This week’s San Francisco Symphony concert at Davies Symphony Hall represents what’s described as “a meeting of three great musical minds” – those of Music Director Michael Tilson Thomas, Leonard Bernstein and Gustav Mahler. The program features Bernstein’s Symphony No 2, The Age of Anxiety – with guest pianist Jean-Yves Thibaudet – and Mahler’s Symphony No 4, with guest soprano Susanna Phillips.
Both Bernstein and Mahler have had a significant impact on the life of Michael Tilson Thomas. He was just 13, he says, when “Mahler’s music reached and grabbed me”, the first time that he ever heard the last movement of Das Lied van der Erde. “I divide my life between before I heard that recording … and after I heard it,” he says. “The music made a stunning impression on me …… I could not believe that such symphonic music existed.”
MTT’s first meeting with Leonard Bernstein was in New York. Bernstein asked him to share with him his favorite moment in music, and Tilson Thomas obliged by playing Das Lied von der Erde. That was the catalyst for what was to become a lifelong friendship between the two musicians, both of whom discovered that they revered the work of the Austrian late-romantic composer. They worked together closely, and both made their mark as music educators.
Bernstein led a revival of Mahler’s music, which is credited with its popularity on the concert stage today, and Tilson Thomas is recognized as one of the world’s foremost interpreters of the works of Mahler. His work features largely in MTT ’s repertoire, and he and the San Francisco Symphony have won wide acclaim – and a total of seven Grammy Awards – for their recording of the complete Mahler Cycle of symphonies.
To complete the triangle, Tilson Thomas and the Symphony have also won international recognition for their interpretation of the music of Bernstein, including the 2013 performance of the first live concert performance of the complete score from West Side Story – the recording of which was nominated for a 2015 Grammy.
The Bernstein work which opens this week’s concert is his Symphony No 2 for Piano and Orchestra (after W H Auden), the Anglo-American poet who was regarded by many as one of the greatest writers of the 20th century. Bernstein’s inspiration for his Second Symphony came from Auden’s poem, The Age of Anxiety, written between July 1944 and November 1946, which follows the thoughts and conversations of three men and a woman who have gravitated to a bar in New York during the latter part of World War II, as an antidote to their loneliness and boredom.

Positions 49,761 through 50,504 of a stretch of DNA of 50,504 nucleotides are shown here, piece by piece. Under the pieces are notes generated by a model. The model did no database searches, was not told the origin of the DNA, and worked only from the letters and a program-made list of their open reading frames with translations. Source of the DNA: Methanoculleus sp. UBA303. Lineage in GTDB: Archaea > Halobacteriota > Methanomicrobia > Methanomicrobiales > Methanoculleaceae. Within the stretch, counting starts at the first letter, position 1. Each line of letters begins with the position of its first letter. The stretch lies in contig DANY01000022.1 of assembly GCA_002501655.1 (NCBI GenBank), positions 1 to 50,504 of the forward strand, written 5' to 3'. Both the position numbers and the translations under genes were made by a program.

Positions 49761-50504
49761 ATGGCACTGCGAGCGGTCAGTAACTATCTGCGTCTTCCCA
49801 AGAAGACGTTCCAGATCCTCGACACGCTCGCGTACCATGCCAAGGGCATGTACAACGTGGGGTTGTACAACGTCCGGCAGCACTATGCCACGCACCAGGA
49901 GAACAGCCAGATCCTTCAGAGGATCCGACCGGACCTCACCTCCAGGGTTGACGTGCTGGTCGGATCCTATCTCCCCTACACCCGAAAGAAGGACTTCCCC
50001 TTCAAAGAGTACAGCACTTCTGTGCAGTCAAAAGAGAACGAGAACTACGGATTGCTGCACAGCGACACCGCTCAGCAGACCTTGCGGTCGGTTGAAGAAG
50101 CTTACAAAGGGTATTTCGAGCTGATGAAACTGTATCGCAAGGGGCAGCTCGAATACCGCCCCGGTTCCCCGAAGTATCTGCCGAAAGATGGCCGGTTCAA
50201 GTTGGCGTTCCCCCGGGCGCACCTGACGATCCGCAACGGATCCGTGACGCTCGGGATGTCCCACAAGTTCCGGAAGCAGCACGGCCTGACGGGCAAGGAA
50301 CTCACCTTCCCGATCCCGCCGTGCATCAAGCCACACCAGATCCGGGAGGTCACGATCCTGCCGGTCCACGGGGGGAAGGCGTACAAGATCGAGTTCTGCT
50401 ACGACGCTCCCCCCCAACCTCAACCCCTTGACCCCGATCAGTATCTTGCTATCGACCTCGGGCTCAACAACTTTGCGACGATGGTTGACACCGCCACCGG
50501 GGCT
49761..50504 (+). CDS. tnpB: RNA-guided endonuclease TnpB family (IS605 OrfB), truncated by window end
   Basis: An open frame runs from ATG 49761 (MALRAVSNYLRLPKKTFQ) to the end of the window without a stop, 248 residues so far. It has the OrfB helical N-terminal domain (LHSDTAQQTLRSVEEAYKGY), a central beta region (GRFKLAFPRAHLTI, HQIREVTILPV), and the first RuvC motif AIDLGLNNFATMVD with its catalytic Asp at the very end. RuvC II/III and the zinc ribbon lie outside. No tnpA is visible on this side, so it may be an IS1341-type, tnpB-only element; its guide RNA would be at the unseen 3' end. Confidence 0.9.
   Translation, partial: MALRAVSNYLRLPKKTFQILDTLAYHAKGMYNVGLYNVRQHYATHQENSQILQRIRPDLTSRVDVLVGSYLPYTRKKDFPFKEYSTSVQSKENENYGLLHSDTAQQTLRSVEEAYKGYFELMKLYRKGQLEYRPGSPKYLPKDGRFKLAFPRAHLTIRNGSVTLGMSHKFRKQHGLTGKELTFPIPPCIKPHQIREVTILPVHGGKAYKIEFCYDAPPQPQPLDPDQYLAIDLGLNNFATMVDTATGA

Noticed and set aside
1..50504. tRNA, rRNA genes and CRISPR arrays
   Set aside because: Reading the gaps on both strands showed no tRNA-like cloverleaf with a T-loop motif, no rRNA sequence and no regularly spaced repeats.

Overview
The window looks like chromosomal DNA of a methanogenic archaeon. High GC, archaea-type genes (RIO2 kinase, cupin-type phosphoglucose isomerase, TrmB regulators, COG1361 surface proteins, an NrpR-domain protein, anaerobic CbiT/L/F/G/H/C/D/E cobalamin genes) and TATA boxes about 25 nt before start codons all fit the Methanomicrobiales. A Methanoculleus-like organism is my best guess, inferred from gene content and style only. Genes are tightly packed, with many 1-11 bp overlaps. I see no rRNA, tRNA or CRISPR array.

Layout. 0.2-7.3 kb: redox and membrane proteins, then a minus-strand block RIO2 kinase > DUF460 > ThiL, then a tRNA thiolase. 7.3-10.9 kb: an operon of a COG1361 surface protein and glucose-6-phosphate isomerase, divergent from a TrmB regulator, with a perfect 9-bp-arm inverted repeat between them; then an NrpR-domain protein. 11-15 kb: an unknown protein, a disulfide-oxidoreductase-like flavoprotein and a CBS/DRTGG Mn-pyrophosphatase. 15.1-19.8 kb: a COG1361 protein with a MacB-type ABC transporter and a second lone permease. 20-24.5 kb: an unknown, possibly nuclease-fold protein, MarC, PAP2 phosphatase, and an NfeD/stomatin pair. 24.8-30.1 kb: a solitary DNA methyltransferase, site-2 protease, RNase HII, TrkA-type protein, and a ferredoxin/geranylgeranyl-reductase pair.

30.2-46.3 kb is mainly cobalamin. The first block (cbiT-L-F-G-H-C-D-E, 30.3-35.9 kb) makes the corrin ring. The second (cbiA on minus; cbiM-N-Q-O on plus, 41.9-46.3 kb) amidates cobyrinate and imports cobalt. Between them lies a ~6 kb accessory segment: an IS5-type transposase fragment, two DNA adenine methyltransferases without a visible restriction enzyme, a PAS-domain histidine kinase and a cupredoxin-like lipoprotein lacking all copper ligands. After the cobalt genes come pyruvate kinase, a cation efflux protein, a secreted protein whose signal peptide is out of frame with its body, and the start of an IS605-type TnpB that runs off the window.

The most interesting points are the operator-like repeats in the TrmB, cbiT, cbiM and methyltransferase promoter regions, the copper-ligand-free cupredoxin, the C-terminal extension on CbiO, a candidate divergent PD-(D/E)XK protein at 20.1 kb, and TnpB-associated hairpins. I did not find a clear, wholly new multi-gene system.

Bernstein wrote the Symphony for solo piano and orchestra, and Jean-Yves Thibaudet joins the San Francisco Symphony for this week’s performances. The extremely stylish M. Thibaudet has performed with the San Francisco Symphony almost every season since his debut here in 1994, which tells us something about how highly he’s rated by MTT and the Symphony, and he was one of five of the world’s greatest pianists invited to appear at MTT’s 70th Birthday Celebration in January this year.
Mahler wrote his Fourth Symphony between June 1899 and April 1901, although the final movement – a song with piano accompaniment – had been written 1892. It was based on the text of a Bavarian folk song with the enchanting title Der Himmel hängt voll Geigen (Heaven is Hung with Violins). Mahler led the first performance of the work on November 25, 1901, with the Kaim Orchestra of Munich, and soprano Margarete Michalek. Despite Mahler’s hopes that the symphony’s “transparency, relative brevity, and non-aggressive stance might win him new friends”, it was hated by the audience – and by audiences in most of the German cities where it was performed – apart from Stuttgart, apparently. Mahler made a number of revisions to the score, and the one which will be heard this week was published in 1963 by the International Gustav Mahler Society in Vienna.
Soprano Susanna Phillips, who performs in the final movement, received the Metropolitan Opera’s Beverly Sills Artist Award in 2010, and in August the following year, Ms Phillips appeared on the opening night of the Mostly Mozart Festival in New York, which was broadcast on the PBS program Live from Lincoln Center. Her first appearance with the San Francisco Symphony was on New Year’s Eve in 2012, and she made her subscription series debut in May last year, when she appeared in Fauré’s Requiem conducted by Charles Dutoit. Highlights of Ms Phillips’current season include her seventh consecutive season at the Met, starring as Antonia in Les Contes d’Hoffmann – conducted by James Levine – and Musetta in La Bohème.
Michael Tilson Thomas leads the San Francisco Symphony Orchestra in Bernstein’s Symphony No 2 – The Age of Anxiety – and Mahler’s Symphony No 4 – with guest artists Jean-Yves Thibaudet and Susanna Phillips – at Davies Symphony Hall from May 7 to May 10. For performance times and tickets, visit the San Francisco Symphony website.
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San Francisco Symphony program notes